The plate materials for cylindrical shell components are rolled (formed) into cylindrical shapes with the required diameters, and the bevels (joint preparations) for the longitudinal welds are made as described in Section 620. The pressure vessel Specification PVM-MS-4749 recommends MT examination of weld bevels for shell components 2-inches thick and greater, to prevent flaws in the plate from compromising the integrity of the weld joint. ASME Code, Section VIII, Divisions 1 and 2, requires misalignment of the mating joint preparations for longitudinal welds to be within the following limits (Paragraphs UW-33 and AF-142):
Section Thickness (t), in. Misalignment Tolerances of Mating Joint
Up to 1/2, incl. 1/4 t
Over 1/2 to 3/4, incl. 1/8 in.
Over 3/4 to 1 1/2, incl. 1/8 in.
Over 1 1/2 to 2, incl. 1/16 t (3/8 in. max.)
It is usually necessary to use clips (temporary attachments) welded to the shell to obtain alignment within these limits, and to maintain the same tolerances during welding. It is advisable for the Company inspector to observe the fit-up of some welds prior to welding to make certain that the fabricator is practicing the workmanship required to obtain alignment within these tolerances.
Longitudinal welds in cylindrical shell components are commonly made by automatic submerged arc welding (SAW) from either the outside or inside of the shell, followed by back gouging and manual shielded arc welding (SMAW) from the opposite side to complete the weld, as illustrated in Figure 600-6. The joint preparation is configured to perform most of the welding with the more efficient automatic SAW process, and SMAW from the opposite side is only employed to fill and cover the back-gouged groove.
The rolled shell component is positioned horizontally with the joint preparation on top for the automatic SAW from the outside, or on the bottom when the automatic welding is performed on the inside. Some fabricators have welding machines that can perform automatic SAW from both the outside and inside. The weld joint must be free of all deleterious material (dirt, grease, etc.) that could contaminate the weld metal, resulting in flaws. The Company inspector should make certain that the fabricator is adhering to this requirement.
The groove for the longitudinal weld is generally completely filled with SAW weld metal from the land to the outside surface of the shell before work is initiated on the inside surface. However, the first layer of SAW weld metal deposited (root pass) generally contains considerable unsound material. This unsoundness could create unacceptable flaws in or below weld metal deposited on the opposite side. Therefore, it must be removed by gouging or grinding prior to beginning manual SMAW from the inside.
Some fabricators propose making the first pass with the gas metal arc welding (GMAW) process before the groove is filled with SMAW weld metal, claiming that GMAW weld metal exhibits less unsoundness than SAW weld metal and that back gouging will not be necessary. However, substituting GMAW for backgouging or grinding can lead to a high incidence of rejectable welds, and is not acceptable.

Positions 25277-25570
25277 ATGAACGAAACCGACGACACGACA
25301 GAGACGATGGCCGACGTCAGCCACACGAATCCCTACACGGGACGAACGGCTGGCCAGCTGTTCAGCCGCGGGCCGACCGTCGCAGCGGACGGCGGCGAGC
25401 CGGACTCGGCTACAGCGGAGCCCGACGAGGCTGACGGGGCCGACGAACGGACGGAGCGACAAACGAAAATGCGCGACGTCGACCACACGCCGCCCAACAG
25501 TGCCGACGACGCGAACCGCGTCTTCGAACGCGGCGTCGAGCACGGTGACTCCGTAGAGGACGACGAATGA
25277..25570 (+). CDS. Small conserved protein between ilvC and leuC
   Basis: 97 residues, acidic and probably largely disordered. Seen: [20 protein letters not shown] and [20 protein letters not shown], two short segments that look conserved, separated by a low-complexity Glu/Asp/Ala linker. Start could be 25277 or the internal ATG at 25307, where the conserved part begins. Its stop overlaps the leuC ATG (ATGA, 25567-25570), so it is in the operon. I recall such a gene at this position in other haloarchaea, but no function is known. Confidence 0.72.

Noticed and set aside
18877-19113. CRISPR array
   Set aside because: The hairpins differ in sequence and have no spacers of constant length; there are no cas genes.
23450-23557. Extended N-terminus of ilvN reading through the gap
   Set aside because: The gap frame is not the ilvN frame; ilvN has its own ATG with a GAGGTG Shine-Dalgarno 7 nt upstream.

When it is not possible to weld from the inside, such as with rolled and welded nozzle barrels, it is acceptable to employ a single-V weld preparation with gas Tungsten arc welding (GTAW) of the first layer of weld metal (root pass), followed by filling the remainder of the groove with SAW or SMAW weld metal. Careful GTAW is capable of producing a root bead contour on the inside surface that is equivalent to a Type 1 double-welded joint. The company inspector should visually examine the inside surface of the GTAW root beads to make certain that the fabricator is obtaining good contours.
It is essential that all of the welding procedures used by the fabricator are properly qualified according to ASME Code, Section IX, and that these procedures are strictly adhered to during production welding. The Company inspector should assure that the fabricator is adhering to the qualified welding procedures, including preheat wherever required, by surveillance on the shop floor during fabrication.
Some distortion (or “Peaking”) can occur during welding of the longitudinal joint, and, consequently, the cylindrical shell components may have to be rerolled after welding to be within the ASME Code tolerances for out-of-roundness. Alternatively, some fabricators control distortion by joint configuration and weld bead sequence, balancing welding from the outside and inside. ASME Code, Section VIII, Divisions 1 and 2, prohibits out-of-roundness from exceeding 1% of the nominal diameter for which the component is designed (Paragraphs UG-80 and AF-130). The tolerances for alignment of girth welds must also be obtained.
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